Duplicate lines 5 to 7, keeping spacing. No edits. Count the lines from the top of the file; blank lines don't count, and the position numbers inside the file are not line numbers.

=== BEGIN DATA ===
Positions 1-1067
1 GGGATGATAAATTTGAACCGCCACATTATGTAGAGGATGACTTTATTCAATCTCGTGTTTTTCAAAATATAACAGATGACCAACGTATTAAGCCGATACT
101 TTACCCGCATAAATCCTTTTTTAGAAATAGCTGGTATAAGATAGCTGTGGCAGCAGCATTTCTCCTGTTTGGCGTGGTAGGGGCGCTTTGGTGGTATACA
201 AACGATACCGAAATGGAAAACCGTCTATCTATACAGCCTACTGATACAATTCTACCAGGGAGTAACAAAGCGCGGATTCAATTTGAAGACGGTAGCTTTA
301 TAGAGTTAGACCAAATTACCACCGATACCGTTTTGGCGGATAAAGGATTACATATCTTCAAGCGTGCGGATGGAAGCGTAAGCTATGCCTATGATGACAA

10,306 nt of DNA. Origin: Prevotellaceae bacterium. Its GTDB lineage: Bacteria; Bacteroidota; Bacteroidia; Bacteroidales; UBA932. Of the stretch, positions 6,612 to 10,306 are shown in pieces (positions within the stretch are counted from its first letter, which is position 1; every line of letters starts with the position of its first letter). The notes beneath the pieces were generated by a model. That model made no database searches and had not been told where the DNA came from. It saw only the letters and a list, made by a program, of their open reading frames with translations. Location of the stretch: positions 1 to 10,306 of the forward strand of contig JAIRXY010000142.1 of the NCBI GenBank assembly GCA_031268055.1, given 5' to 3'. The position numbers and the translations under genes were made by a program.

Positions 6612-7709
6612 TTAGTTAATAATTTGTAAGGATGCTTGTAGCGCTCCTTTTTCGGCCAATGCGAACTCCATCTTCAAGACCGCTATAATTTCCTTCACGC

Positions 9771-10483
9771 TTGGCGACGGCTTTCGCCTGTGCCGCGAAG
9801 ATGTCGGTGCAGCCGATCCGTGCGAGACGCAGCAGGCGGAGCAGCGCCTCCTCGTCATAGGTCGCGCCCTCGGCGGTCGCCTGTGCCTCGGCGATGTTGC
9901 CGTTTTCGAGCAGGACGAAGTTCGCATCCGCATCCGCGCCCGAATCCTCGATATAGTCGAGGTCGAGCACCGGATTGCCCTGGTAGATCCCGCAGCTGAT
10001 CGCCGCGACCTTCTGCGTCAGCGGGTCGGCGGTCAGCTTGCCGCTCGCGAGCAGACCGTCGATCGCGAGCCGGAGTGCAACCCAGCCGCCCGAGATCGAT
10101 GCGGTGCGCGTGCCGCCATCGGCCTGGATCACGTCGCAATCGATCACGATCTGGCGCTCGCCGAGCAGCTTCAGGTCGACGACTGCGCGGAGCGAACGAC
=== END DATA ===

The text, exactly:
301 TAGAGTTAGACCAAATTACCACCGATACCGTTTTGGCGGATAAAGGATTACATATCTTCAAGCGTGCGGATGGAAGCGTAAGCTATGCCTATGATGACAA

10,306 nt of DNA. Origin: Prevotellaceae bacterium. Its GTDB lineage: Bacteria; Bacteroidota; Bacteroidia; Bacteroidales; UBA932. Of the stretch, positions 6,612 to 10,306 are shown in pieces (positions within the stretch are counted from its first letter, which is position 1; every line of letters starts with the position of its first letter). The notes beneath the pieces were generated by a model. That model made no database searches and had not been told where the DNA came from. It saw only the letters and a list, made by a program, of their open reading frames with translations. Location of the stretch: positions 1 to 10,306 of the forward strand of contig JAIRXY010000142.1 of the NCBI GenBank assembly GCA_031268055.1, given 5' to 3'. The position numbers and the translations under genes were made by a program.

Positions 6612-7709